I’ve always liked the way my reflection looks in the window of the tube as it rushes along the black tunnels. I like being indistinct, blurred, a shadow of a person looking back at me. I prefer this image than the all-seeing electric light, so easy to be critical under its harsh gaze. I like being the outsider looking in at the world. It makes me feel safe.
Why am I always the only one in the eye of a gale? Everyone else walks by sedately under their obedient umbrellas, their hair just so, their coats steady. I, meanwhile, battle my wilful umbrella from one side of the pavement to the other. It appears either determined to smack me in the face, turn inside out and rudely wave its underskirt in the street, or carry me off like Mary Poppins over the rooftops. ‘Let’s go fly a kite’ is all very well as long as I am not the kite. And my hair! Ye Gods – it wraps itself around my face like a scared child hanging onto its mothers legs while my coat acts as a rudderless sail, propelling me through the high street.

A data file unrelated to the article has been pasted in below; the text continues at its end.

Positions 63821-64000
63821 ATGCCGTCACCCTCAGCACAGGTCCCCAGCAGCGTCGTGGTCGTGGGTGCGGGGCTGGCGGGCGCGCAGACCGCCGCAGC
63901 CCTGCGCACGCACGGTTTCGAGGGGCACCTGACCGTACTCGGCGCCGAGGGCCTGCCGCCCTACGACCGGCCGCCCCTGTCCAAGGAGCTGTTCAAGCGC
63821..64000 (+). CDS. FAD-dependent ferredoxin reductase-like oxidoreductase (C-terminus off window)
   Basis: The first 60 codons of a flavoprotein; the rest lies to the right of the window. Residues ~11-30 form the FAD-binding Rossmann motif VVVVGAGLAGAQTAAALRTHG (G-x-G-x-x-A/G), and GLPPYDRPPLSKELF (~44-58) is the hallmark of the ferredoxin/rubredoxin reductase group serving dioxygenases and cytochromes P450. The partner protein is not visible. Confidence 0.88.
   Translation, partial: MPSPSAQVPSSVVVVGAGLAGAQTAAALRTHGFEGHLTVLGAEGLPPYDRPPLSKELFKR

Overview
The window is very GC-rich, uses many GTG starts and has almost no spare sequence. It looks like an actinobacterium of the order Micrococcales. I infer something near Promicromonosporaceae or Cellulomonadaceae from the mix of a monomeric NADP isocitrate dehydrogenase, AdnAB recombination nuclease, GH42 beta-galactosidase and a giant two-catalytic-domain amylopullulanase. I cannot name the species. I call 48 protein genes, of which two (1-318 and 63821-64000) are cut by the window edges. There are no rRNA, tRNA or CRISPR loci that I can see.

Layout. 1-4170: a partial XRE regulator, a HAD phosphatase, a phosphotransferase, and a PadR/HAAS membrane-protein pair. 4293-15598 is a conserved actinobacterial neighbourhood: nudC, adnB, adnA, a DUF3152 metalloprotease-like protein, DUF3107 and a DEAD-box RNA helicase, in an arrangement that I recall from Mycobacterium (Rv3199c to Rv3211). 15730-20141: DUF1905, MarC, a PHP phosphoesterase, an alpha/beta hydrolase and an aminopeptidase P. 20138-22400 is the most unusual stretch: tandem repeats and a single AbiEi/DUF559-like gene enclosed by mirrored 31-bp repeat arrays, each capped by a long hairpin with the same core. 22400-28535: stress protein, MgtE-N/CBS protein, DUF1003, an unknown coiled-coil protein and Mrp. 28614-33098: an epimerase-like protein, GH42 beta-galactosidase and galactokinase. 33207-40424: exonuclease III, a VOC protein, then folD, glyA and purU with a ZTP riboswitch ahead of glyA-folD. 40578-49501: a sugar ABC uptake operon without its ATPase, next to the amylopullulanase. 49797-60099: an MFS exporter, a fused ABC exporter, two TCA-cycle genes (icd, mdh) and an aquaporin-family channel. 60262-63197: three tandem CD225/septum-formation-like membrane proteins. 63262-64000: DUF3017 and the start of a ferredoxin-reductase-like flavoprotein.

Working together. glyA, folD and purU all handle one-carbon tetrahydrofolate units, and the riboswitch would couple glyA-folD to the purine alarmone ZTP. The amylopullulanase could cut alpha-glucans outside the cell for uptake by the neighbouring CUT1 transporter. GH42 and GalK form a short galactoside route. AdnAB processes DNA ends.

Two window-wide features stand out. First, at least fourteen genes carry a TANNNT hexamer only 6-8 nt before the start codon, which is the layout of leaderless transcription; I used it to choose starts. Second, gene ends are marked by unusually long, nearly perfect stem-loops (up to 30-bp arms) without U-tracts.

“I’ll just hop on the Northern line and come and meet you after work! I’m at Goodge Street -- Oh, I’m the wrong branch of the Northern line? -- Can I go to Bank and change? – Bugger – Hm, so go to Tottenham Court Road, change at St Paul’s and walk across the bridge? – Bit of a trek -- Ah, the Jubilee line? – Where from - Bond Street? – Sounds a plan! Bye!”
Tottenham Court Road should be called Tottenham Caught Road given the amount of times charity workers stopped me. Charities – please heed me. This tactic does not make people love you.
Seeing friends is like coming home to a house straight out of Disney. Lovely people – especially when they cry ‘bottle of red’ and plunge into the nearest pub, the slick pavement glistening with spilled yellow light as the door closes behind us.